DIY Algae Reactor by Reef Giants

Were you Googling, “How To Make Your Own DIY Algae Reactor”? Well, you came to the right place if you are seeking a step-by-step guide on how to do just that. Now, if you’re like me, then you love the reef tank hobby, but aren’t convinced that the people setting those “market competitive” prices on tank equipment are all that right in the head. There are many components we reefers need that don’t even have any electronic or moving parts, yet somehow they cost an arm and a leg. Take a look at sumps for example…what makes a box with some plastic dividers, cheap rubber and a logo worth $450? The price of this glorified Tupperware that someone drilled a few holes must have a decimal out of place. No thanks…

DIY Algae Reactor meme making fun of unreasonably high priced aquarium equipment

So, that leads me to the topic of today’s post – the sub-$120 DIY Algae Reactor! You can Do-It-Yourself, and while the steps below look long and somewhat tedious, they are not difficult. In short, needed a way to reduce my nitrates as well as increase my Copepods population and add a biological filter to my system. Since I have a traditional thin-glass aquarium (no drilled holes), I wasn’t fond of the idea of trying to add a sump to my system, since I that meant having to drain the tank, drill holes in the glass (only a 1/4 inch thick, mind you), hook everything back up and hope that the glass wouldn’t crack (likely while I am at work, and my wife would get stuck cleaning up the flood – and me? Never to be seen or heard of again!). Hmm…also going to take a hard pass on this option as well. However, I still had a problem I needed to solve – HIGH NITRATES!

For a while, my tank had been running on average at 15ppm for Nitrates. This is not egregious, but still not good long-term for fish health; much less invertebrates when I start adding those. I knew I needed a solution, but one that didn’t break the bank.

I was talking to @bkurtz about this issue, and he mentioned he gotten the Tunze Algae Reactor, which seems to be the go-to for reef hobbyist looking to add one to their system. Brian loved it, and I wanted the same results he was reporting, lower nitrates and a copepod bloom (*salivating*), but I could not accept the $340+tax price tag. I studied it for a few hours, and watched some YouTube videos, and it looked like a simple enough machine such that I could construct on my own…that planted the seed for this post, so let’s dive into the journey! I’ll go over the itemized parts list and prices, as well as provide links to the source where I got them; then we’ll discuss how to actually get it hooked up and working. All in all, the parts cost me under $95, and if you include the starter algae then that’s another $20. This build and implementation takes about 3 hours from build-start to having your DIY Algae Reactor up and running!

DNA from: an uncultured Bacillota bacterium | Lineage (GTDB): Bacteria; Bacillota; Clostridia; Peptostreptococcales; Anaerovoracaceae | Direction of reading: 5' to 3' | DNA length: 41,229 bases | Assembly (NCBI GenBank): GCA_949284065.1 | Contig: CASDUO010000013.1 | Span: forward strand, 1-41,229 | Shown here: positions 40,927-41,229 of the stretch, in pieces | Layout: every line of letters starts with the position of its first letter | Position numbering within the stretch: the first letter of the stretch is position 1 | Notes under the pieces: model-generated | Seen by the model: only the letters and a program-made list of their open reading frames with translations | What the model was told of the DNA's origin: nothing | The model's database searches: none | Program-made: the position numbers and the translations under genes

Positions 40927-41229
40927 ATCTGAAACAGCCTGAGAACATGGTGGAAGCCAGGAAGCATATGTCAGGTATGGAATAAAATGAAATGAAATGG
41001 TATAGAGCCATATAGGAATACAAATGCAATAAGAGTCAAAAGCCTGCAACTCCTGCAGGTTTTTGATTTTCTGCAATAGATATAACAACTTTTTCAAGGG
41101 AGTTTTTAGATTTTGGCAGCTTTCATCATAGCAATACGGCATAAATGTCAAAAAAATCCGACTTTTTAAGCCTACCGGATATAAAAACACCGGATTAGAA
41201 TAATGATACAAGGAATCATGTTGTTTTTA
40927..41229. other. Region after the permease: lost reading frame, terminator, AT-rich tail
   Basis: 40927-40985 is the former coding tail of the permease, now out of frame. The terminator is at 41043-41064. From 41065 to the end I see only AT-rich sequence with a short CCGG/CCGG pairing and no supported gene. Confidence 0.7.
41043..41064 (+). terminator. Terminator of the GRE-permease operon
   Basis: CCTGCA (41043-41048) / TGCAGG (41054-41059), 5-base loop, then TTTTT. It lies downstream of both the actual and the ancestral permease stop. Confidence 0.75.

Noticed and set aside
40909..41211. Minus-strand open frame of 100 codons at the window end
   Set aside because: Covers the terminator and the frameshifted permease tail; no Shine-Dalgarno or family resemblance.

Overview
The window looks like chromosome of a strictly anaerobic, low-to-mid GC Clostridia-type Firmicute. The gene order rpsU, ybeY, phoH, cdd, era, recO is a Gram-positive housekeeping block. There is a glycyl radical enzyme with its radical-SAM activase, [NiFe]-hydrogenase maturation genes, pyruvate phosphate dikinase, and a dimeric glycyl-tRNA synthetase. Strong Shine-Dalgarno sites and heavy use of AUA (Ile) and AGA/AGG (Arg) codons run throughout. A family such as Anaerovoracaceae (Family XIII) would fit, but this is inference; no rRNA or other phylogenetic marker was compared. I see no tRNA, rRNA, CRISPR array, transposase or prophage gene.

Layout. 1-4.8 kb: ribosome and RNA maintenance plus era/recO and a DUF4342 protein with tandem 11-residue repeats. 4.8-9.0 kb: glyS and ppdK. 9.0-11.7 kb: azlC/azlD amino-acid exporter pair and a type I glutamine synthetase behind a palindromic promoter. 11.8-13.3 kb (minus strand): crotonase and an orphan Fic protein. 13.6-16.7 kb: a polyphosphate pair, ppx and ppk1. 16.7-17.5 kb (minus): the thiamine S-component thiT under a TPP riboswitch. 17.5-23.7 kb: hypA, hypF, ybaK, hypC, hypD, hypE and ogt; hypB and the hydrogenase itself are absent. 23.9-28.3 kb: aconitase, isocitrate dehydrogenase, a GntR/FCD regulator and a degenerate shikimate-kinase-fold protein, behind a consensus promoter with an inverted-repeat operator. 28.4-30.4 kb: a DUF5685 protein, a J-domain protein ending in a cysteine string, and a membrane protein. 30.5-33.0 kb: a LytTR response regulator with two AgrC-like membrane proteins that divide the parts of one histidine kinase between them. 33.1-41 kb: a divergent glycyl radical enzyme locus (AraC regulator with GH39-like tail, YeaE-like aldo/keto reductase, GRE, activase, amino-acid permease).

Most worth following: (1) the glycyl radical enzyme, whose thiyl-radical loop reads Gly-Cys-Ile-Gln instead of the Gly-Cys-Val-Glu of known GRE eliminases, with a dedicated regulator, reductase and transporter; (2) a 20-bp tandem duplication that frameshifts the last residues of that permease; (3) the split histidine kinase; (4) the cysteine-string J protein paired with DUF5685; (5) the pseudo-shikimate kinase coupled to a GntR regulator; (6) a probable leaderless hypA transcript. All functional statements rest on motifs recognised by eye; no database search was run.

Materials List:

Build Procedure/Steps: (click images to enlarge)

  1. Assemble the Somatic UF-1 Reactor (this is very self explanatory if you just look at the images below; all parts and connectors you need come in the Reactor box). Note: Do NOT use the red circular sponges that come with the Reactor. They will decrease the effectiveness of your DIY Algae Reactor, so leave them out.
  2. Cut two lengths of tubing (same length for both) to fit your needs: the length of each tubing should be the height from floor to top of your tank + the height of only the tank itself. For me this ended up being 70 inches per tube.
  3. Attach both segments of tubing to the Reactor outlets (red connectors)
  4. Connect the tube coming from the center Reactor outlet elbow, to the Pump (this is the hose that will pull water out of the tank and force it into the Reactor)
  5. Connect the tube coming from the offset/side Reactor outlet elbow, to nothing (this should be left open-ended as this is the return hose that will push water back into the tank). Note: The recommended tubing’s ID (inner-diameter) of 1/2″ is slightly smaller than the connectors – I did this INTENTIONALLY. It will take some elbow grease and determination to get them attached to the Reactor’s red-colored connectors; however once done, this will ensure a watertight seal without the need for additional clamps, rubber gaskets or messy epoxy.
  6. Move the connected tubing and pump out of the way, then starting with either end (both of mine were wired, so it didn’t matter), wrap the LED light strip around the outside of the reactor in a spiral fashion, with the rubbery LED side facing INWARD (the strip will move around a bit because it is not secured, that is ok right now). Note: Theoretically, a tighter coil will bombard the algae with more light, and thus cause faster growth; however, I prefer a looser coil as there’s only ‘so much’ light that the target chaeto can absorb in the given space.